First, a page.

Irizarry admits, without reservation, that this passion has been all consuming since he was a youngster, and is the same passion that he infuses now into his music. Born in New York’s Spanish Harlem, Ralph Irizarry’s family first moved to Brooklyn and then briefly to Queens, before finally relocating in Puerto Rico in 1970. There, he spent three years immersed in music and gained the knowledge and experience that eventually granted him the opportunity to join Ponce’s La Terrrifica, as well as sitting in with such prestigious aggregations as El Gran Combo and Sonora Poncena. In 1974, Ralph Irizarry returned to New York City to pursue a career as a professional musician. After playing with local groups for almost four years, his break finally came when Ray Barretto invited him to join his top-rated orchestra. Shortly afterward they were in studio recording the first of six productions.
In April of 1983, Ruben Blades sought out Irizarry to join in the formation of Seis Del Solar. This association lasted for fourteen years and consisted of intense performing and traveling as well as the production of eight recordings. After Blades left and with his encouragement, the group continued performing and recorded two Latin jazz albums. These days, Ralph is a much sought-after studio musician who has played on countless jingles, film, and television scores. In addition, he has performed, recorded, and toured with the likes of Harry Belafonte, David Byrne, Celia Cruz, Paquito D’Rivera, Juan Luis Guerra, Earl Klug, Israel Lopez “Cachao,” Wynton Marsalis, Paul Simon and many others.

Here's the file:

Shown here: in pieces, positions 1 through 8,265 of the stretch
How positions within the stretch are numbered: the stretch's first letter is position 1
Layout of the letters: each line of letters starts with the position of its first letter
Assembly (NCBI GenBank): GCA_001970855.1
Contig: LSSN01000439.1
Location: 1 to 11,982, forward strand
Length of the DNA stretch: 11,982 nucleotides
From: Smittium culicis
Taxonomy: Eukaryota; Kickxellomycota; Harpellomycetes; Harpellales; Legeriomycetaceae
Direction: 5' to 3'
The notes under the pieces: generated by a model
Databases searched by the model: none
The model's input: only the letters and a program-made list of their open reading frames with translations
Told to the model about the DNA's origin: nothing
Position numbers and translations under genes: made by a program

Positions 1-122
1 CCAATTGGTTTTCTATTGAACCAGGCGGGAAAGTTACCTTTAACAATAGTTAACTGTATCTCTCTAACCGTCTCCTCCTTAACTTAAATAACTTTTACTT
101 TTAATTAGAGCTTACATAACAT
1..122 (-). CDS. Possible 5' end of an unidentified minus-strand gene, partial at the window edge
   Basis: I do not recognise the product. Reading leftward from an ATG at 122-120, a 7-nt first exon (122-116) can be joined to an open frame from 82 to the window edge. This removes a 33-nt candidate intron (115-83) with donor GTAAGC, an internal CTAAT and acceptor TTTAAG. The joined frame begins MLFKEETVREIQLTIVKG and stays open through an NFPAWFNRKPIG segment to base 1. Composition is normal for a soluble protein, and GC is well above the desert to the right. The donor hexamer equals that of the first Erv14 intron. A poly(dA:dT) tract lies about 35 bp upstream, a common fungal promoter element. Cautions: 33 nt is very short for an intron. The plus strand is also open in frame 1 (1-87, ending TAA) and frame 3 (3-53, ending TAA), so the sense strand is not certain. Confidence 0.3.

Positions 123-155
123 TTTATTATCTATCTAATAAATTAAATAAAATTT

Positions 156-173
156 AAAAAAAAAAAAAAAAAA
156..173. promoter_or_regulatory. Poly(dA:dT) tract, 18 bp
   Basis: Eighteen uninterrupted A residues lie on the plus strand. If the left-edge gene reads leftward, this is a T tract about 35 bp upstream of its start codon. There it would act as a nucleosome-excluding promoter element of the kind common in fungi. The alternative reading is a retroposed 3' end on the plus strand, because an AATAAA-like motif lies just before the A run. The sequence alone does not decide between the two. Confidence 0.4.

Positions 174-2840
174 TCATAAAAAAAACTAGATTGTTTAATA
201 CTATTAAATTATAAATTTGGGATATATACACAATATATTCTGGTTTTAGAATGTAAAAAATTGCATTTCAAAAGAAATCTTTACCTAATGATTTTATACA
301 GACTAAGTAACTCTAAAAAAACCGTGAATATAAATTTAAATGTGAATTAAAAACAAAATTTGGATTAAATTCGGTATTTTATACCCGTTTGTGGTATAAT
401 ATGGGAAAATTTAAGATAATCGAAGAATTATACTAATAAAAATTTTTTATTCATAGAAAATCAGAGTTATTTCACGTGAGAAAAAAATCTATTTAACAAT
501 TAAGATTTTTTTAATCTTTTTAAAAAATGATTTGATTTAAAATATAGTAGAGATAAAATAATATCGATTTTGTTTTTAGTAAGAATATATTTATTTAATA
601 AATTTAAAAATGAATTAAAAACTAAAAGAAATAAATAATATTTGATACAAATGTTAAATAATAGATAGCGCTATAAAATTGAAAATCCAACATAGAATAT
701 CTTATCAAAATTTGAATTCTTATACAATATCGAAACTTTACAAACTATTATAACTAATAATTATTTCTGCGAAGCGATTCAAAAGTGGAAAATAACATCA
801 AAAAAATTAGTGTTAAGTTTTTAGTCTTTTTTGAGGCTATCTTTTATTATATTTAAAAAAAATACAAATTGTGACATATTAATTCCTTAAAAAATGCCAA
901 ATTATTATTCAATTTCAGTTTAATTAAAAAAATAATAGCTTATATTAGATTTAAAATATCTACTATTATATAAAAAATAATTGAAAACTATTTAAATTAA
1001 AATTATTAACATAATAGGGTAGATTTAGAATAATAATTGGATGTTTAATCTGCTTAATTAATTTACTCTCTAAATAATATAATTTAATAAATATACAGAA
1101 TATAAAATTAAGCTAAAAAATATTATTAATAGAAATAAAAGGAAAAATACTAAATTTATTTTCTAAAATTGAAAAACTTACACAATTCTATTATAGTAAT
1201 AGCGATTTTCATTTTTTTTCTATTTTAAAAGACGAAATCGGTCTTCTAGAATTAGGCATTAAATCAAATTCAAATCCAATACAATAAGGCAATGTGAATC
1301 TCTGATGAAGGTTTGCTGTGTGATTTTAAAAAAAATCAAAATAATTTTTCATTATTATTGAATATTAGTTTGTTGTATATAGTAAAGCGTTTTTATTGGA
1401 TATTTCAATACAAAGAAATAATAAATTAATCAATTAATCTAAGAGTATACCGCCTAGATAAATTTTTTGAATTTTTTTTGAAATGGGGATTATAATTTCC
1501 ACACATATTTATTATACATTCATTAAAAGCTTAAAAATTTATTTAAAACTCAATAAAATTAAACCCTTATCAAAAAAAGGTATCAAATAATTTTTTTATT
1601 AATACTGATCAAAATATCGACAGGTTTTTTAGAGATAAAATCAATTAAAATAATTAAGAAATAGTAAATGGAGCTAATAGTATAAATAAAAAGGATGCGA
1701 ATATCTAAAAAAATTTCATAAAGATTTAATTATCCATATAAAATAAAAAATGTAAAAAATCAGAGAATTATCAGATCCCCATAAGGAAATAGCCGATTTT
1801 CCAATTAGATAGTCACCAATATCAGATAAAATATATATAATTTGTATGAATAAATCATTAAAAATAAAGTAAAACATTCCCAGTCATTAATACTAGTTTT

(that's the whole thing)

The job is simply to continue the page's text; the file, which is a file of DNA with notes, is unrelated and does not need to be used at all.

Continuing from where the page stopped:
Irizarry has also appeared on the Johnny Carson Show and the David Letterman Show, as well as Don Francisco’s Sabado Gigante and Raul Velasco’s Siempre en Domingo. Irizarry has been featured in the major motion film The Mambo Kings and documentaries such as Belafonte’s Routes of Rhythm, Cachao’s Como Mi Ritmo No Hay Dos and The Life of Ruben Blades. In 1996, Ralph Irizarry created his own Latin jazz project —Timbalaye— a septet with a different instrumental format: Latin percussion instruments instead of the typical drum set, as well as a fresh innovative sound. Timbale’s repertoire combines cotemporary jazz sounds with rhythmic elements from all over Latin America and Africa, as well as Cuba and Puerto Rico. Two years after the group’s inception, their first release, “Ralph Irizarry and Timbales,” hit the market to critics’ acclaim.
“Best Kept Secret,” their second, produced equal results in 2000, and “Its Time” was released in 2003. Read more on Last.fm. User-contributed text is available under the Creative Commons By-SA License; additional terms may apply..
show me more